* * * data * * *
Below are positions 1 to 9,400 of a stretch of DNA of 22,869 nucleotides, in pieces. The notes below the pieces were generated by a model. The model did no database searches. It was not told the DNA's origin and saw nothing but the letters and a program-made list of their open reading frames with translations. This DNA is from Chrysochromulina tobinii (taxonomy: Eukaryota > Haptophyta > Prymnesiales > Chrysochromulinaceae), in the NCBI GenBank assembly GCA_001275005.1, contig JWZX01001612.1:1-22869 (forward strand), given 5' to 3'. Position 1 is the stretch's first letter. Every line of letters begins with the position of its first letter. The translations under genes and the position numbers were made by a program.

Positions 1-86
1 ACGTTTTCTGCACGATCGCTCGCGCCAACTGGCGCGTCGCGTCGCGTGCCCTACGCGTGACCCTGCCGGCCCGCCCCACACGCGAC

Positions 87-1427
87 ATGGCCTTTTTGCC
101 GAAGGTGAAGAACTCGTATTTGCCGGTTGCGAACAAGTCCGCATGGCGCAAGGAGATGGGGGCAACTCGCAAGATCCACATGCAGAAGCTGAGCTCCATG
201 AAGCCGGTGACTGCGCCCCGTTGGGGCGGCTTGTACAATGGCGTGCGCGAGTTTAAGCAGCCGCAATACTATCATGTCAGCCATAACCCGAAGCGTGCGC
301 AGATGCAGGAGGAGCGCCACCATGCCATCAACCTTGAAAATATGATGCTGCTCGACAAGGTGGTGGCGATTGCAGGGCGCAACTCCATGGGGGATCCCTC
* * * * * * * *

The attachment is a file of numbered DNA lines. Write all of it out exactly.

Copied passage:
Below are positions 1 to 9,400 of a stretch of DNA of 22,869 nucleotides, in pieces. The notes below the pieces were generated by a model. The model did no database searches. It was not told the DNA's origin and saw nothing but the letters and a program-made list of their open reading frames with translations. This DNA is from Chrysochromulina tobinii (taxonomy: Eukaryota > Haptophyta > Prymnesiales > Chrysochromulinaceae), in the NCBI GenBank assembly GCA_001275005.1, contig JWZX01001612.1:1-22869 (forward strand), given 5' to 3'. Position 1 is the stretch's first letter. Every line of letters begins with the position of its first letter. The translations under genes and the position numbers were made by a program.

Positions 1-86
1 ACGTTTTCTGCACGATCGCTCGCGCCAACTGGCGCGTCGCGTCGCGTGCCCTACGCGTGACCCTGCCGGCCCGCCCCACACGCGAC

Positions 87-1427
87 ATGGCCTTTTTGCC
101 GAAGGTGAAGAACTCGTATTTGCCGGTTGCGAACAAGTCCGCATGGCGCAAGGAGATGGGGGCAACTCGCAAGATCCACATGCAGAAGCTGAGCTCCATG
201 AAGCCGGTGACTGCGCCCCGTTGGGGCGGCTTGTACAATGGCGTGCGCGAGTTTAAGCAGCCGCAATACTATCATGTCAGCCATAACCCGAAGCGTGCGC
301 AGATGCAGGAGGAGCGCCACCATGCCATCAACCTTGAAAATATGATGCTGCTCGACAAGGTGGTGGCGATTGCAGGGCGCAACTCCATGGGGGATCCCTC